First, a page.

The phrase pencil it in or pencil you in is sometimes used jokingly among busy friends in instances like this. See def. 2 From NOAD:
pencil something in 1 fill in an area or shape with pencil strokes : a lot of the outlines had been penciled in. 2 arrange, forecast, or note down something provisionally or tentatively : May 15 was penciled in as the date for the meeting. • (pencil someone in) make a provisional or tentative arrangement with or for someone : he was penciled in for surgery at the end of the month.
Pencil is used because the plan is tentative and pencil can easily be erased. In some circumstances this idiom can be used as a not-so-subtle way of saying the meeting will never happen (i.e. "Sure, I'll pencil that in next week") but among friends who obviously want to get together, it can be a way of gently poking fun at someone's busy schedule while letting them know you really want to get together. You could say:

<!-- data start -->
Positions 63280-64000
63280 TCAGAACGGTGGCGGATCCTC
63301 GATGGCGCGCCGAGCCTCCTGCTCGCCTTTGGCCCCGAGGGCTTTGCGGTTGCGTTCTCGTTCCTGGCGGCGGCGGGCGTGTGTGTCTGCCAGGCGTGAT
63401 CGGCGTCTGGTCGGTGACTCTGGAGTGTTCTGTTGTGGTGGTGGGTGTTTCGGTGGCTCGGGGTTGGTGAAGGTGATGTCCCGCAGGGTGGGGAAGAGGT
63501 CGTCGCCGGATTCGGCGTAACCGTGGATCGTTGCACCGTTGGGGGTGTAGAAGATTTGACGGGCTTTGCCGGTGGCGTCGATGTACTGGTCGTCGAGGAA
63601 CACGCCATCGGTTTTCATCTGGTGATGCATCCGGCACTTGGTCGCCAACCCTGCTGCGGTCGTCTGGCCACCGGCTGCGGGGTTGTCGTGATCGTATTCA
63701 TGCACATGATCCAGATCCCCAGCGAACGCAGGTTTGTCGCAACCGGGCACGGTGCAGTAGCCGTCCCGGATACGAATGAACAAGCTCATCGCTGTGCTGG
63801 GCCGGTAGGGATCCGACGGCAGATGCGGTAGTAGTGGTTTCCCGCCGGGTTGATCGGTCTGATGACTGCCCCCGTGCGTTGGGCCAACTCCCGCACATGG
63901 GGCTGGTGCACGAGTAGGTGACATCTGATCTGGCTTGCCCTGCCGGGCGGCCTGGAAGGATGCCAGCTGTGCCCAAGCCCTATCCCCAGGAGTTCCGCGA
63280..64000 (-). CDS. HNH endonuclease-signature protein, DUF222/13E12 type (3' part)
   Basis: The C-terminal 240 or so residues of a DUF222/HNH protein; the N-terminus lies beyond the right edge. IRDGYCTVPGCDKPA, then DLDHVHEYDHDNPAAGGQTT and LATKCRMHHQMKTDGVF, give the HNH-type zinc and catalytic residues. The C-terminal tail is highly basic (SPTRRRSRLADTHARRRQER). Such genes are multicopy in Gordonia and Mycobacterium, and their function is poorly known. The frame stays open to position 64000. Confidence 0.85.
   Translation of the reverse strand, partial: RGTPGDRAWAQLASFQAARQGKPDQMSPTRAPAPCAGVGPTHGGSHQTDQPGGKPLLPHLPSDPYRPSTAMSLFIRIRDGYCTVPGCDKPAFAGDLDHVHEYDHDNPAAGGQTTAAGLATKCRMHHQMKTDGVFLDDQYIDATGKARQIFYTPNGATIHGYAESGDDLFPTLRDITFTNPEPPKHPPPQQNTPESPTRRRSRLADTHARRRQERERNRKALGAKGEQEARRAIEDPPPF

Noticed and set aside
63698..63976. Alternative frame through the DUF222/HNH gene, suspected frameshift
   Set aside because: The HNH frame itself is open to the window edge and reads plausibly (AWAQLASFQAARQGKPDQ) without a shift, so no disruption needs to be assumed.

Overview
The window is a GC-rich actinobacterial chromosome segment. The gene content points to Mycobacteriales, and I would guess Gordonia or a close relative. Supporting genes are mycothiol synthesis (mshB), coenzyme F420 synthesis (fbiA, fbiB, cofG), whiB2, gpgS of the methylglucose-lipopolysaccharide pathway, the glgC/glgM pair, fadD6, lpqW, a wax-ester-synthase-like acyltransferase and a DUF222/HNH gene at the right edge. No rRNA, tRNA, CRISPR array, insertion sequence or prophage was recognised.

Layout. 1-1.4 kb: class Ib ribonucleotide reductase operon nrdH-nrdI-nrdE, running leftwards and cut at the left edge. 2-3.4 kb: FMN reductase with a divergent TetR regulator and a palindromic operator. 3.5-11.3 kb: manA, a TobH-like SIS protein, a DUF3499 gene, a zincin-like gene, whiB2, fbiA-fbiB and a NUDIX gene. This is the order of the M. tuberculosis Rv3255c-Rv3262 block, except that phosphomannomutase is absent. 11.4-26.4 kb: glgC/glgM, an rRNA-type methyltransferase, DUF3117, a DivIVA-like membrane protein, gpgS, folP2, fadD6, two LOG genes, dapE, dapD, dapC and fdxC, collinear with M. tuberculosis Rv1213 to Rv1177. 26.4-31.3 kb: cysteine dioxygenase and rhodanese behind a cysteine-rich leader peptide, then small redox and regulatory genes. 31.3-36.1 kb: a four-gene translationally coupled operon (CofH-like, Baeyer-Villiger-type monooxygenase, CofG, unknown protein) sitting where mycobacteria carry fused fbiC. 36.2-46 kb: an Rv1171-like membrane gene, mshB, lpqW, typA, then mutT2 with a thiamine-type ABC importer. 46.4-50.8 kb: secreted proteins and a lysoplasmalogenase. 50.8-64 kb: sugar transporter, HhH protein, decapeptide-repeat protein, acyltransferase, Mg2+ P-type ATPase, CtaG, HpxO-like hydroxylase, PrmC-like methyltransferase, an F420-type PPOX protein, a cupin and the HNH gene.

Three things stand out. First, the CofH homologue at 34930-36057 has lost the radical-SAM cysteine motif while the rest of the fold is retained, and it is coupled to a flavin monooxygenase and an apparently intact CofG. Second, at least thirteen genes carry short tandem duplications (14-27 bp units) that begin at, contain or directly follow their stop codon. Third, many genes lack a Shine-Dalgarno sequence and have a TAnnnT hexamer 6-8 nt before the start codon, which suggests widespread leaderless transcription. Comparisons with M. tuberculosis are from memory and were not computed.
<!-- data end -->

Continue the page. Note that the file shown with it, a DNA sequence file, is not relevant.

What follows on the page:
Sure, let's do it. I'm free Tuesday and Thursday evening. Can you pencil me in?
Re-reading your question, I realized the crux has more to do with what to call the dates and times you can meet. I think the wording of my example works well—just calling them the times that you're free. Of course, if there is some romantic interest, you could also call them the times you are available with a slight emphasis on that word.